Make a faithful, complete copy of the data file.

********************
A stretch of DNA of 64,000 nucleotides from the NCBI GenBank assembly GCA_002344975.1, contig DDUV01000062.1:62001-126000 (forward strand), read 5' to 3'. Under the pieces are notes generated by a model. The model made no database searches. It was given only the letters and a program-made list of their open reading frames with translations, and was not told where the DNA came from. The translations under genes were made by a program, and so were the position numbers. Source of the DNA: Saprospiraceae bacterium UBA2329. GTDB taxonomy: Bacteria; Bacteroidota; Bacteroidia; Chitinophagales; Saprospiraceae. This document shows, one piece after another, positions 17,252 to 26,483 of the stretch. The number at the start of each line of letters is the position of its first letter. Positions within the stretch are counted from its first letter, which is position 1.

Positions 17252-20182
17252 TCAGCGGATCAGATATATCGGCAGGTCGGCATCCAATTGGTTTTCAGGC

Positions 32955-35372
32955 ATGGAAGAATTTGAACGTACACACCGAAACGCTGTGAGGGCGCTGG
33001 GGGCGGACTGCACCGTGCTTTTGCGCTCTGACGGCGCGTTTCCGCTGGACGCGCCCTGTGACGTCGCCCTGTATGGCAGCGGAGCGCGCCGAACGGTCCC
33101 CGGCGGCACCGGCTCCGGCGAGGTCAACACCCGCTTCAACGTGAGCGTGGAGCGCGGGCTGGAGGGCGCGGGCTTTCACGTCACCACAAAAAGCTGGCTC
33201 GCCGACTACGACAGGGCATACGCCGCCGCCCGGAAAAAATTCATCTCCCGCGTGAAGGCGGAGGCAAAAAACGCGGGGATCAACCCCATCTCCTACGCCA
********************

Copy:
A stretch of DNA of 64,000 nucleotides from the NCBI GenBank assembly GCA_002344975.1, contig DDUV01000062.1:62001-126000 (forward strand), read 5' to 3'. Under the pieces are notes generated by a model. The model made no database searches. It was given only the letters and a program-made list of their open reading frames with translations, and was not told where the DNA came from. The translations under genes were made by a program, and so were the position numbers. Source of the DNA: Saprospiraceae bacterium UBA2329. GTDB taxonomy: Bacteria; Bacteroidota; Bacteroidia; Chitinophagales; Saprospiraceae. This document shows, one piece after another, positions 17,252 to 26,483 of the stretch. The number at the start of each line of letters is the position of its first letter. Positions within the stretch are counted from its first letter, which is position 1.

Positions 17252-20182
17252 TCAGCGGATCAGATATATCGGCAGGTCGGCATCCAATTGGTTTTCAGGC

Positions 32955-35372
32955 ATGGAAGAATTTGAACGTACACACCGAAACGCTGTGAGGGCGCTGG
33001 GGGCGGACTGCACCGTGCTTTTGCGCTCTGACGGCGCGTTTCCGCTGGACGCGCCCTGTGACGTCGCCCTGTATGGCAGCGGAGCGCGCCGAACGGTCCC
33101 CGGCGGCACCGGCTCCGGCGAGGTCAACACCCGCTTCAACGTGAGCGTGGAGCGCGGGCTGGAGGGCGCGGGCTTTCACGTCACCACAAAAAGCTGGCTC
33201 GCCGACTACGACAGGGCATACGCCGCCGCCCGGAAAAAATTCATCTCCCGCGTGAAGGCGGAGGCAAAAAACGCGGGGATCAACCCCATCTCCTACGCCA